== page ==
The stone walls of Trebiano's ancient buildings.
The stone walls of the ancient buildings of Trebiano

One of the many picturesque alleys of Trebiano
One of the many picturesque alleys of Trebiano

The beautiful view of the Magra plain
The splendid view of the Magra plain

And so we understand what the strategic importance of this village was in earlier times, when it constituted an important garrison to control traffic in the Magra valley and access to the port of Lerici, a small port of call for ships bound for Genoa. Thus, Trebiano also experienced different rulers: it was first of the Bishops of Luni, then came under the control of Pisa, and finally, in 1254, it was purchased by the Genoese. The mighty castle is perhaps the most conspicuous witness of those times: even though it is now a ruin, it is still massive and imposing, with the remains of its towers, its mighty arches, its strong walls, and its silhouette that dominates the whole town and can be distinguished even from miles away. Unfortunately, today the castle is unsafe and unusable. We meet an old woman from the village, who tells us about when, decades ago, it was still possible to go up to the castle, when there was more life in the village and when institutions cared more about their historical memory. When we attempt to approach the castle, the uncultivated brushwood surrounding it seems to confirm the elderly resident’s version. At some point the grass reaches knee height, the path is covered by vegetation, and signs and barriers begin to appear warning us of the dangers we might face in pushing higher. We therefore decide not to venture any further: we make just enough time to observe what was perhaps in ancient times a portion of the surrounding wall, now in ruins.

The condition of the path leading to the castle
The condition of the path leading to the castle

Yet this hamlet of steep lanes would have many stories to tell. Starting with what is perhaps the most evocative legend about it: in fact, the imagination of the inhabitants of Trebiano would have it that hidden in one of the castle’s ravines is the original manuscript of Dante Alighieri’s Divine Comedy, which would never be found by all those who searched for it. And, as with every legend, there is a kernel of truth, because as is well known the supreme poet really did sojourn in these lands during his exile from Florence: as we told you when we told you about the Castle of the Bishops of Luni in Castelnuovo Magra, in 1306 Dante played the role of procurator for Marquis Franceschino Malaspina during the negotiations of the so-called “Peace of Castelnuovo” that ended a seven-year war between the Malaspina and the Bishops of Luni. And in Trebiano for a long time also lived (and this is history) the French artist Helène de Beauvoir (1910 - 2001), sister of the more famous Simone de Beauvoir (1908 - 1986), who in some of her writings recounts the beauty of the village after visiting Helène. And from Trebiano came the family of Domenico Fiasella (1589 - 1669), one of the greatest painters of seventeenth-century Liguria.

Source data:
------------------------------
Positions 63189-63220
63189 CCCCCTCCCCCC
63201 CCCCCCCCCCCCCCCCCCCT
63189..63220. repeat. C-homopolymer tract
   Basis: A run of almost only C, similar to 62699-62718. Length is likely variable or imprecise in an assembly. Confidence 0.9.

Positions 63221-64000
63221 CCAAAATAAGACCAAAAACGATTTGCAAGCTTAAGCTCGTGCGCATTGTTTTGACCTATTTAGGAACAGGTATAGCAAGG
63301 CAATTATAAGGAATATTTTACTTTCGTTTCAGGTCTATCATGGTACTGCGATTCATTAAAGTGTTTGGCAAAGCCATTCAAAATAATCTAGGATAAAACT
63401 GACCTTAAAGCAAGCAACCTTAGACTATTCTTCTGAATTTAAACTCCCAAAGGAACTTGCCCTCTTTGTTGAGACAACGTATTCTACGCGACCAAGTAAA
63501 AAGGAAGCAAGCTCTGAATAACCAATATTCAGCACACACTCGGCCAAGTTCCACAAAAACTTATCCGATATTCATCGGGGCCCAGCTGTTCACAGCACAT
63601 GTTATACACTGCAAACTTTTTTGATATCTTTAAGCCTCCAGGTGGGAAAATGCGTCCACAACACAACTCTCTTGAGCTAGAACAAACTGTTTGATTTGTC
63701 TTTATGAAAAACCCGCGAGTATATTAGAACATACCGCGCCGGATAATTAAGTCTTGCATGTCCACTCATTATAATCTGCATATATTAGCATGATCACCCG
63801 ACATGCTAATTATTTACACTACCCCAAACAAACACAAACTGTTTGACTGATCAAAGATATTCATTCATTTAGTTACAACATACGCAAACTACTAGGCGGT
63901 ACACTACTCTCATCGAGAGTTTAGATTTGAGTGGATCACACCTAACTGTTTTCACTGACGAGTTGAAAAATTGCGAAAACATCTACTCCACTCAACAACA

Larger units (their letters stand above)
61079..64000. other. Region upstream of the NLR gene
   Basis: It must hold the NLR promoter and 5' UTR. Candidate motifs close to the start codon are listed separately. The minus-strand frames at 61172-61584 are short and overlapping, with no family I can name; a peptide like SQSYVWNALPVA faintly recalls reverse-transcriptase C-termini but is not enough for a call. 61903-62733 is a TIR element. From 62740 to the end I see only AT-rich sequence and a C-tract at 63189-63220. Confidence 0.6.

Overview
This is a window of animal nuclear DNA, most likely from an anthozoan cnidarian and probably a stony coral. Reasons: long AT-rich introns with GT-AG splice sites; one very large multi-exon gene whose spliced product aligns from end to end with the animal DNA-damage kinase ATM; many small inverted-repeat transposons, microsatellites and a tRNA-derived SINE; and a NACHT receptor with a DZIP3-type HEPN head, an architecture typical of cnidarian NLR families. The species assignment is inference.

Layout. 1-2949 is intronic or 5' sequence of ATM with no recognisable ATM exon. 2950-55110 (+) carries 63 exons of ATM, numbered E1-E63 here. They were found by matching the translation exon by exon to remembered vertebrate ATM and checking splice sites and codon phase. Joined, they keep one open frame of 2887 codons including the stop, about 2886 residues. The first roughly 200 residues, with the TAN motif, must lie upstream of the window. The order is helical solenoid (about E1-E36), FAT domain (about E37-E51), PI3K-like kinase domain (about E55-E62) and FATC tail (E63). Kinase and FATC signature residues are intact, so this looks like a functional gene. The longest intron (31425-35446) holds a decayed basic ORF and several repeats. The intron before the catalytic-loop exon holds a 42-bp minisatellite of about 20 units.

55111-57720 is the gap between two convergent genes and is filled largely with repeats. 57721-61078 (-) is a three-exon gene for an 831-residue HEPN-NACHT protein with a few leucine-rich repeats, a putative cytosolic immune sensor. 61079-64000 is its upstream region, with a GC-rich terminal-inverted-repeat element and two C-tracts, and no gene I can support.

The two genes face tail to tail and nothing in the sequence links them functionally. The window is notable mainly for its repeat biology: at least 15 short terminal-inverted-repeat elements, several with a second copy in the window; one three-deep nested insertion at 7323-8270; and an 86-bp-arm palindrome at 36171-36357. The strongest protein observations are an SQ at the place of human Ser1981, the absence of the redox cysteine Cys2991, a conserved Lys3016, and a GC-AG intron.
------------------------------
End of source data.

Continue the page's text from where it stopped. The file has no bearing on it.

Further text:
Today, Trebiano is a village unknown to most, animated a little more than usual only in the summer, when tourists from northern Italy arrive to take advantage of their second homes, because from here the sea can be reached in ten minutes by car, and rental prices are lower than in seaside towns. And apart from a couple of bed and breakfasts, there is no structure of any kind in the village. Nor are there any panels or signs telling the history of Trebiano to the traveler who goes out of his way to visit the hamlet. A few months ago, a young architect proposed a project to revive the castle, but everything still seems to be at a standstill. We make no secret of the fact that it would be really nice and exciting to see this hidden gem among the hills of the Magra Valley flourish again.

Panorama from a balcony in Trebiano
Panorama from a balcony in Trebiano

The facade of San Michele... ... and the statue that adorns it
La facciata di San Michele... ... e la statua che la orna

The 15th-century crucifixThe work of Filippo Martelli
Il crocifisso quattrocentesco The work of Filippo Martelli

The marble triptych by Domenico GarThe stoup carved from Roman marbles
Il trittico marmoreo di Domenico Gar The stoup carved from Roman marbles

An archivolt... ... and a staircase in the hamlet
Un archivolto... ... and a staircase in the village

The village’s main street ... ... and a colorful corner of it
La strada principale del borgo... ... and a colorful corner of it

The village from above
The borough from above

Glimpse into the upper part of the borgo Typical staircase paved in terracotta tiles
Scorcio nella parte alta del borgo Typical staircase paved with terracotta tiles

Glimpse into the upper part of the hamlet A colorful bougainvillea in a narrow street
Vicolo da cui si vede il borgo di Pugliola A colorful bougainvillea in a narrow street

A beautiful view of the village from the olive trees on the slope leading up to Trebiano
A beautiful view of the hamlet from the olive trees on the slope leading up to Trebiano